Before the 2002 World Cup, it hit team boss Rudi Völler. At the time, the tabloids started a telephone campaign and got the fans mobile with the message: “Max to the World Cup!” The voice of the people called for striker Martin Max. Just in time before the World Cup registration deadline, however, he stopped scoring again and Völler was finally able to try Miroslav Klose undisturbed, which turned out not to be the worst idea.

Jürgen Klinsmann was under no less pressure in the run-up to the 2006 World Cup, especially when it came to the goalkeeping question: Kahn or Lehmann? In addition, the students Sebastian G. and Frank E. collected 175,000 signatures for a World Cup nomination for the aging Mehmet Scholl. And a few particularly ambitious backbenchers wanted to quote the national coach as a danger to the summer fairy tale before the sports committee of the Bundestag.

Before the 2010 World Cup, Jogi Löw was almost blown away by the headwind because he sorted out Torsten Frings (“I don’t just swing my balls across the field”), who was popular because of his willingness to run. And before the 2018 World Cup, many felt the national coach’s pulse when he removed Leroy Sané from the squad. On the occasion of the survey “Should the Wadden Sea become a World Heritage Site?”, around 75 percent voted yes, but Sané was more likely, he was the up-and-coming young star at Manchester City.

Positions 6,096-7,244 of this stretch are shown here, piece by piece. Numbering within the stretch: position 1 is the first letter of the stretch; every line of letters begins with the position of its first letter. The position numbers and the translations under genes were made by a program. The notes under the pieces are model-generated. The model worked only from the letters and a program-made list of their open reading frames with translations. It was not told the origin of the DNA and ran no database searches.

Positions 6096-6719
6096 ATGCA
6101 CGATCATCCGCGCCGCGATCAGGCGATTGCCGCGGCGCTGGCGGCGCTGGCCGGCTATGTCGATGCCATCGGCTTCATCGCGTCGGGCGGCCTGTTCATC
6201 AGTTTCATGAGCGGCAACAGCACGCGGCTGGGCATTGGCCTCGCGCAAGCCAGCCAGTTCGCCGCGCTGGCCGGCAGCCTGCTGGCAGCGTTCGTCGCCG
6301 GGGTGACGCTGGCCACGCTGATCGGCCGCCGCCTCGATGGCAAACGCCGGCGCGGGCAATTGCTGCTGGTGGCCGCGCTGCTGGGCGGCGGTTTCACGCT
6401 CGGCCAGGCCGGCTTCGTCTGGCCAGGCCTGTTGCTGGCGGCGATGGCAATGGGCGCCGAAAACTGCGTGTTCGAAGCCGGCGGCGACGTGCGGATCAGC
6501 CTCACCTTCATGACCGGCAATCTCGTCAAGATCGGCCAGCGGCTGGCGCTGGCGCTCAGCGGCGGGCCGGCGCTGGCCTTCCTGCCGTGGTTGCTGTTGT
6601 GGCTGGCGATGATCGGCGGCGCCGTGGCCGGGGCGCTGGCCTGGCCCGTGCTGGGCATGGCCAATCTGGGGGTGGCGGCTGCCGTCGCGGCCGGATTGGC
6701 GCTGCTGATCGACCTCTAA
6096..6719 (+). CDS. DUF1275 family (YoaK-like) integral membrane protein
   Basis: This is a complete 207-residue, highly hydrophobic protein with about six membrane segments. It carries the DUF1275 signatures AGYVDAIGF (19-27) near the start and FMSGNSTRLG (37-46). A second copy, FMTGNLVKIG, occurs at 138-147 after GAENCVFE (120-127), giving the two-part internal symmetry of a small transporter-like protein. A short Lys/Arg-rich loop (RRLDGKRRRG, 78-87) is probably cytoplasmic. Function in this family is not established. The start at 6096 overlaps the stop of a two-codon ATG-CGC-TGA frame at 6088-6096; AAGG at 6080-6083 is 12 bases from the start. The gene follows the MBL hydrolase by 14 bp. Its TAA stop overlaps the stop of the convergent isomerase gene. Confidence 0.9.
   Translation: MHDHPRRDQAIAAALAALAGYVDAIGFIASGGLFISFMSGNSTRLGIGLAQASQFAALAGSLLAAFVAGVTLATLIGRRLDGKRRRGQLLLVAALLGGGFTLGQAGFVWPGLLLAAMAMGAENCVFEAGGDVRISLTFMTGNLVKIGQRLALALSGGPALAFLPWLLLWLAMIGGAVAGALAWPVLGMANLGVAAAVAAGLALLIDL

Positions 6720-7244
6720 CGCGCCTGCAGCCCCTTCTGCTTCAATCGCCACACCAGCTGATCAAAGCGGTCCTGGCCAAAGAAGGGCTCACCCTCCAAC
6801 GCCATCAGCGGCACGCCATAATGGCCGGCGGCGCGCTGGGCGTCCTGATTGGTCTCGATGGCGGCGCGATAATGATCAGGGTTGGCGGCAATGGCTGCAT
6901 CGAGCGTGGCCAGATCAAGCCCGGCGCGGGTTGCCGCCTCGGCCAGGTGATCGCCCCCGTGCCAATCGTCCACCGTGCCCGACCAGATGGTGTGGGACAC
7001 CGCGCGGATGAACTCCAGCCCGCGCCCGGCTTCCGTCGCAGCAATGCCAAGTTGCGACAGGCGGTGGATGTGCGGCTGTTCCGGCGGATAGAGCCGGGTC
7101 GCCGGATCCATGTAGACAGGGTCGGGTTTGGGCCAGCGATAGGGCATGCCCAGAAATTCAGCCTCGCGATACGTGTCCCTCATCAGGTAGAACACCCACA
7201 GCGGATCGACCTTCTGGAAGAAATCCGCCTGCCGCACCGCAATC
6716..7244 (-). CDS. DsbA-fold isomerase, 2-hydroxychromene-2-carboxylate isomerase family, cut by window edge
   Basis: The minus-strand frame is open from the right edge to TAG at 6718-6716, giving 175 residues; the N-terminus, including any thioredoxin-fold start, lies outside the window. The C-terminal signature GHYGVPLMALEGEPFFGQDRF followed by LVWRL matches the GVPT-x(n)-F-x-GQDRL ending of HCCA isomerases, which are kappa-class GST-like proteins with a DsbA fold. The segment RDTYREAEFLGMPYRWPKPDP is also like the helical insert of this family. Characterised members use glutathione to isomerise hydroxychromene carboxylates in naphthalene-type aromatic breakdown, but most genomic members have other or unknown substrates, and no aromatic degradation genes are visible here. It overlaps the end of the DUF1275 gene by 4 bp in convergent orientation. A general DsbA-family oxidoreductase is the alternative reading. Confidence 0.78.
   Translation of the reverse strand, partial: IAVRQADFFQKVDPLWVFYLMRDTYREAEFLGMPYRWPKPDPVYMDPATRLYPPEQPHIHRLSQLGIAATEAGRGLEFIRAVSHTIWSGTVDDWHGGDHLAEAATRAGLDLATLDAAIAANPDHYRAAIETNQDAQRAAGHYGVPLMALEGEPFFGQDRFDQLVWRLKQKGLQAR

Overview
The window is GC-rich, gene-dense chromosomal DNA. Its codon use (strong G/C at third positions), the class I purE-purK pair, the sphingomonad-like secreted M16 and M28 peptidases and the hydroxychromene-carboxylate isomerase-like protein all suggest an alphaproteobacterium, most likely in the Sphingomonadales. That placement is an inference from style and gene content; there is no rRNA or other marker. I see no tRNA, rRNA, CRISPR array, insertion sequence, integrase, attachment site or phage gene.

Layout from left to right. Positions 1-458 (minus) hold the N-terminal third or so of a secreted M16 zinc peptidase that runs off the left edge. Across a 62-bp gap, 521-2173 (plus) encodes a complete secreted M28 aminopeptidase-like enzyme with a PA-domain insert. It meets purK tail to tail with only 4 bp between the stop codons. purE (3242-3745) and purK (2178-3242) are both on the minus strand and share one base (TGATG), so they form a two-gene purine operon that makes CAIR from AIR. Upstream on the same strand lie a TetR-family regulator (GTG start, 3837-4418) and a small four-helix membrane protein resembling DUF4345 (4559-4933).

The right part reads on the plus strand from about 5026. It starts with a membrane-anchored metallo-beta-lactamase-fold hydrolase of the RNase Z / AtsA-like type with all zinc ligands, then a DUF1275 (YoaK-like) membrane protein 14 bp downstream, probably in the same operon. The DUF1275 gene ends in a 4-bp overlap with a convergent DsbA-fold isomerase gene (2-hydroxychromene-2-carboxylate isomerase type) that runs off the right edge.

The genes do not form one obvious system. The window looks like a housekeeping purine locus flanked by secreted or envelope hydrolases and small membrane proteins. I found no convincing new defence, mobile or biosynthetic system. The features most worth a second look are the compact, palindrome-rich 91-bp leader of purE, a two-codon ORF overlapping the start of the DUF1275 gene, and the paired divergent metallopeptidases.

So now Hansi Flick. And it doesn’t matter which 26 players he takes to Qatar in the end: some will accuse him of patchwork and others of patchwork. But being spoiled for choice is part of the job, it was like that when the national coach was still called Reichstrainer.

Old, dusty writings show how Sepp Herberger suffered before the 1938 World Cup. He had a perfectly coordinated German team, which was considered one of the favorites for the World Cup and the fiercest rival of the “Vienna Miracle Team” at the time. But in March 1938 Hitler brought the Austrians “home to the Reich” – and on the orders of the Führer, Herberger had to put two world-class teams into one immediately before the World Cup in France. That was then eliminated immediately. The Greater German magic troupe, “Paris Soir” scoffed, was “badly soldered”.

What is Flick soldering together now? One hears from the betting shops: many who want to get rich quick put their money in the surprises category on two well-tried players, Mats Hummels and Mario Götze, because they can tell the younger ones in the team how to become world champions. In order for that to work, it is now particularly important that no one gets injured anymore – and (we almost forgot): no one gets sent off.

Because that also happens. Ask Erwin Kremers, the old left wing legend. In the last Bundesliga game before the 1974 World Cup, the curly head uttered the expletive “stupid pig”, stupidly in a conversation with the referee. Kremers: “He asked me if he had heard correctly. So I said: And now again for the stupid: stupid pig!” The DFB banned Kremers, and national coach Helmut Schön nominated Bernd Hölzenbein in his place. In the World Cup final, he elegantly stumbled over a Dutch leg, and Germany was world champion.

So many things can happen on the last Bundesliga matchdays before a World Cup that make the squad nomination hell for a national coach – in any case, Hansi Flick won’t sleep a wink until Thursday.